Councillors delay vote on controversial new behaviour laws
A CONTROVERSIAL motion that could give the Fraser Coast Regional Council sweeping powers to ban irate residents or serial pests from contacting staff has been delayed.
The council's Unreasonable Customer Behaviour Policy was debated by councillors at yesterday's meeting.
Under the proposal, residents who exhibit threatening, aggressive or harassing behaviour towards council staff could be banned from contacting them again and from attending council buildings or be blocked on social media.
Councillors would also be covered by the policy.
But the motion was held over for the next meeting after councillor Stuart Taylor moved the council seek legal advice on whether the document was in keeping with the principles of the Local Government Act.
Deputy mayor Darren Everard was the only councillor to vote against the delay.
Council documents reveal the depth of questionable behaviour by certain customers, with one case having almost 500 correspondences from an individual over a single issue.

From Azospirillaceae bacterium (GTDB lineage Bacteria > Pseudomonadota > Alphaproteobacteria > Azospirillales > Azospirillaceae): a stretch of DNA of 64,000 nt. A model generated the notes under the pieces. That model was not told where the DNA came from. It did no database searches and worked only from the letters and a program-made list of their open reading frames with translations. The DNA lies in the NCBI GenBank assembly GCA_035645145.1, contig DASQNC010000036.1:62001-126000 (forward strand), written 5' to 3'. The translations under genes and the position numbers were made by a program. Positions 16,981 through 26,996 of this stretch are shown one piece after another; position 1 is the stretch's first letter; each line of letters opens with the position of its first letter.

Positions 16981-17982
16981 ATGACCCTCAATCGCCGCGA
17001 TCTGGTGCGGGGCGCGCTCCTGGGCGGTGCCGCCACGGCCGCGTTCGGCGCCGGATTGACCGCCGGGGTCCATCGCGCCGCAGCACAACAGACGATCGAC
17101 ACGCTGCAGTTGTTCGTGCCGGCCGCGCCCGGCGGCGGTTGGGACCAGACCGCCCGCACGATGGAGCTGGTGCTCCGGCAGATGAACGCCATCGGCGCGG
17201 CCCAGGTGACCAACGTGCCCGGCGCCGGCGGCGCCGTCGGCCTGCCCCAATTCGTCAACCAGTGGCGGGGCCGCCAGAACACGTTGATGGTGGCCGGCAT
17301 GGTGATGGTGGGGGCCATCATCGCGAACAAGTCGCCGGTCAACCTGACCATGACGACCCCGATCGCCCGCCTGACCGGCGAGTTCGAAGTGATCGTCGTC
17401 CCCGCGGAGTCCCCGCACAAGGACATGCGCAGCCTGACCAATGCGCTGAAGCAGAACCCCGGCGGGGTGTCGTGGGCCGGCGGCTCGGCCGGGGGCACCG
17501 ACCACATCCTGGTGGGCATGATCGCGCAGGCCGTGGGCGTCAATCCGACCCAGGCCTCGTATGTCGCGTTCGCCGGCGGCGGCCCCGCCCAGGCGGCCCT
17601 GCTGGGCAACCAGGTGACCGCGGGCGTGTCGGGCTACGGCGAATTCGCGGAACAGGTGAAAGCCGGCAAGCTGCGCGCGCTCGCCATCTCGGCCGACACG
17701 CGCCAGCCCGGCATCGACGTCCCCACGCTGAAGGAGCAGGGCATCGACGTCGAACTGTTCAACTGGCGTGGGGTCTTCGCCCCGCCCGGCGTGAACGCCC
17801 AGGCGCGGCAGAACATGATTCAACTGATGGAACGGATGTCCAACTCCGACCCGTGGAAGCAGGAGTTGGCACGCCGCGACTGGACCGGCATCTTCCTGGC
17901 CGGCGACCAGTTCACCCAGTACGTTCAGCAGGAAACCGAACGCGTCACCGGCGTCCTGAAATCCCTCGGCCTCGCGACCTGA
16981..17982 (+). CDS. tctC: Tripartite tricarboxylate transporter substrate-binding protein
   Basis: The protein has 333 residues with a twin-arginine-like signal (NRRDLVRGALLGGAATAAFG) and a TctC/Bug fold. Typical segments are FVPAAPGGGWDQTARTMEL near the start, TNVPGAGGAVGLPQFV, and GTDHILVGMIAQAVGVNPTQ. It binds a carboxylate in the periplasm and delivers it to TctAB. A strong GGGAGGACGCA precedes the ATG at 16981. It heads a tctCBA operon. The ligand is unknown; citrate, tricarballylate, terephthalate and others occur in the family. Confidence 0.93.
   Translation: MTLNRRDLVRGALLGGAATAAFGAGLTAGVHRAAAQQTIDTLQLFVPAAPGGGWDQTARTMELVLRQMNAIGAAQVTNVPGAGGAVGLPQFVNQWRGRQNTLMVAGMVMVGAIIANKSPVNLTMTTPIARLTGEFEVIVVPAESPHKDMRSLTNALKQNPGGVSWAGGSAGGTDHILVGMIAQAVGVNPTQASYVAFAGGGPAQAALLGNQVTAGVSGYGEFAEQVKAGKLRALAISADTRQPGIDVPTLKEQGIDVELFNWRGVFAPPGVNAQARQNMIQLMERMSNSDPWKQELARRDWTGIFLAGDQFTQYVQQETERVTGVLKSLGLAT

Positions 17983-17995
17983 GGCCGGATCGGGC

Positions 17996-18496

Outside the meeting, Cr Everard said the way council staff were treated by some members of the public was unfair and not acceptable.
He said there needed to be a line drawn in the sand between freedom of speech and abuse.
"If someone's going to get abused and called names, is that fair? Is that really freedom of speech?” Cr Everard said.
"If you walked into a shop and abused a staff member, there would be action taken, councillors are looking after the best interests of their staff.”
Fraser Coast mayor George Seymour said he would always stand up for council staff that were being bullied.
"Our staff are sometimes treated as punching bags... they literally have their lives threatened by people sometimes,” Cr Seymour said.
"It is entirely appropriate the council says we won't put up with people bullying our staff.”